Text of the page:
Looking for some wisdom on the best approach to owning a home? Here’s a sampling of 5 real estate tips from Warren Buffett, right, the third richest human being on the planet.
1. The Basic Premise of Home Ownership — That Homes Increase In Value Over Time — Is Sound
Last spring, the Congressional Financial Crisis Inquiry Commission called Buffett in for an interview. He was asked to explain some of his bubble-era investment decisions, as well as to give his take on what in the heck had happened to the economy. In the process, Buffett expressed his belief that the housing bubble was inflated by an irrational, widespread belief that home prices would only ever go up — an extreme corruption of a generally valid premise. “It’s a totally sound premise that houses will become worth more over time because the dollar becomes worth less,” Buffett declared.
The sound premise, Buffett explained, got distorted and eventually caused the housing crisis when Americans started buying multiple homes to cash in on what they assumed was guaranteed appreciation, taking out “liar’s loans,” buying homes with no down payment and with unaffordable monthly payments — and lenders let them — all because of the assumption that prices could never go down.
Clearly, this assumption was wrong. As Buffett said in an earlier shareholder’s letter: “A pin lies in wait for every bubble.”
2. Buy Low (And Now Would Be a Good Time for That)
Buffett writes a letter to Berkshire Hathaway’s shareholders every year that is chock-full of his review of the company’s fortunes (literally) over the preceding year, his analysis of the stock market and the economy in general, and his smart, plain English tips on life and money and on life.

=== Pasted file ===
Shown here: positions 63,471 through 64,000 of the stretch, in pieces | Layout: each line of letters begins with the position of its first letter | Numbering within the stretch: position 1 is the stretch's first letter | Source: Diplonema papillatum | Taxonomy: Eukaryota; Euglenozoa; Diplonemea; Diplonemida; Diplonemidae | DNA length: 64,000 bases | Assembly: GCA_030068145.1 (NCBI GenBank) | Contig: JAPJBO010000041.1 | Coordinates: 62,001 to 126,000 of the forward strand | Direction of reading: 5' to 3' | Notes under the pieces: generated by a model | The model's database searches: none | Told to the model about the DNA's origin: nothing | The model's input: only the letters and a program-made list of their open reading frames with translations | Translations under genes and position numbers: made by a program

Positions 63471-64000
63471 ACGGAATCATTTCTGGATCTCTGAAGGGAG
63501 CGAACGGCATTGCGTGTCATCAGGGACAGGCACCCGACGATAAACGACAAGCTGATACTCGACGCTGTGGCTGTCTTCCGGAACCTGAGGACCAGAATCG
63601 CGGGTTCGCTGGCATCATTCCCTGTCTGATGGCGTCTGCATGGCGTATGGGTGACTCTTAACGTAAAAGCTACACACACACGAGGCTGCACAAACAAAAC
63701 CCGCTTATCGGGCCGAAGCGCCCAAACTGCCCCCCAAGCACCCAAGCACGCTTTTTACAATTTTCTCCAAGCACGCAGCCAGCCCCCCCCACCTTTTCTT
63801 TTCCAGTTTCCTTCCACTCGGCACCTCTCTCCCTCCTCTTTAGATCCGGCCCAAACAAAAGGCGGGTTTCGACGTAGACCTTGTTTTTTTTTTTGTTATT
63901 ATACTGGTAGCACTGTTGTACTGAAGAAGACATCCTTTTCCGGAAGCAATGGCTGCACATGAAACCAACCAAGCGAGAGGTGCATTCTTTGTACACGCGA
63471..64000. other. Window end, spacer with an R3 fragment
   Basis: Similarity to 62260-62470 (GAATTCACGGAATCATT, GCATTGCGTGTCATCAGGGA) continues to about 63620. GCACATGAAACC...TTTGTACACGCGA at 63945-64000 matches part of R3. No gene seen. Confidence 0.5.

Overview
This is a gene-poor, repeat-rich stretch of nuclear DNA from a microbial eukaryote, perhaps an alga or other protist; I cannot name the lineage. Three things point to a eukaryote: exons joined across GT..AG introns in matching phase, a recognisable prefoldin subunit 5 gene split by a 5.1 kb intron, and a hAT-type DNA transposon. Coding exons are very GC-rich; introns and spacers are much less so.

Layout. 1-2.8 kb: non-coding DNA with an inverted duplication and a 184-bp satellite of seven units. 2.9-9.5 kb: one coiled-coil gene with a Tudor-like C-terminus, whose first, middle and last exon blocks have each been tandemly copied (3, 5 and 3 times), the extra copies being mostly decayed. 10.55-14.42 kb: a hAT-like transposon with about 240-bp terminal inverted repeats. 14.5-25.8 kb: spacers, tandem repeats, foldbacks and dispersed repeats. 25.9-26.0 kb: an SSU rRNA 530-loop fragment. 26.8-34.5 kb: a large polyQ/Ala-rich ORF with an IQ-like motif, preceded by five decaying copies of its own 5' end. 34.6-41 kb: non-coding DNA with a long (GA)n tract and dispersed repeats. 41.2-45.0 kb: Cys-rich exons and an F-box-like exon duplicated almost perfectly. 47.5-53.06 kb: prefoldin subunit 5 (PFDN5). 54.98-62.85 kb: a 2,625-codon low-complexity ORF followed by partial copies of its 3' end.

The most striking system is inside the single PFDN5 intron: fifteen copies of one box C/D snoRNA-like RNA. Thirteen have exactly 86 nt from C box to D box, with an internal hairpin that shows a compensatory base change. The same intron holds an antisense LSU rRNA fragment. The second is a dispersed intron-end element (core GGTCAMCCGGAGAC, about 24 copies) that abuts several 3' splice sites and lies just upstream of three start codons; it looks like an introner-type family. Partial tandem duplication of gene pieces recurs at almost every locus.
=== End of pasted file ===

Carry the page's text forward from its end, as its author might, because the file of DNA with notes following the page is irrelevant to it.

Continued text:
In last month’s annual shareholder letter, Buffett addressed the industry-leading 2010 performance of one of his company’s holdings, which sells and finances manufactured homes. During that discussion, the money maven declared that now would be a sensible time to buy a home, in light of record-high affordability: “Home ownership makes sense for most Americans, particularly at today’s lower prices and bargain interest rates.”
And Buffett didn’t stop there. He pointed out his own tenure as a homeowner as an example. “All things considered, the third-best investment I ever made was the purchase of my home, though I would have made far more money had I instead rented and used the purchase money to buy stocks,” he wrote. Then, to clarify for the readers who’d want to know what numbers one and two were, Buffett elaborated: “The two best investments were wedding rings.”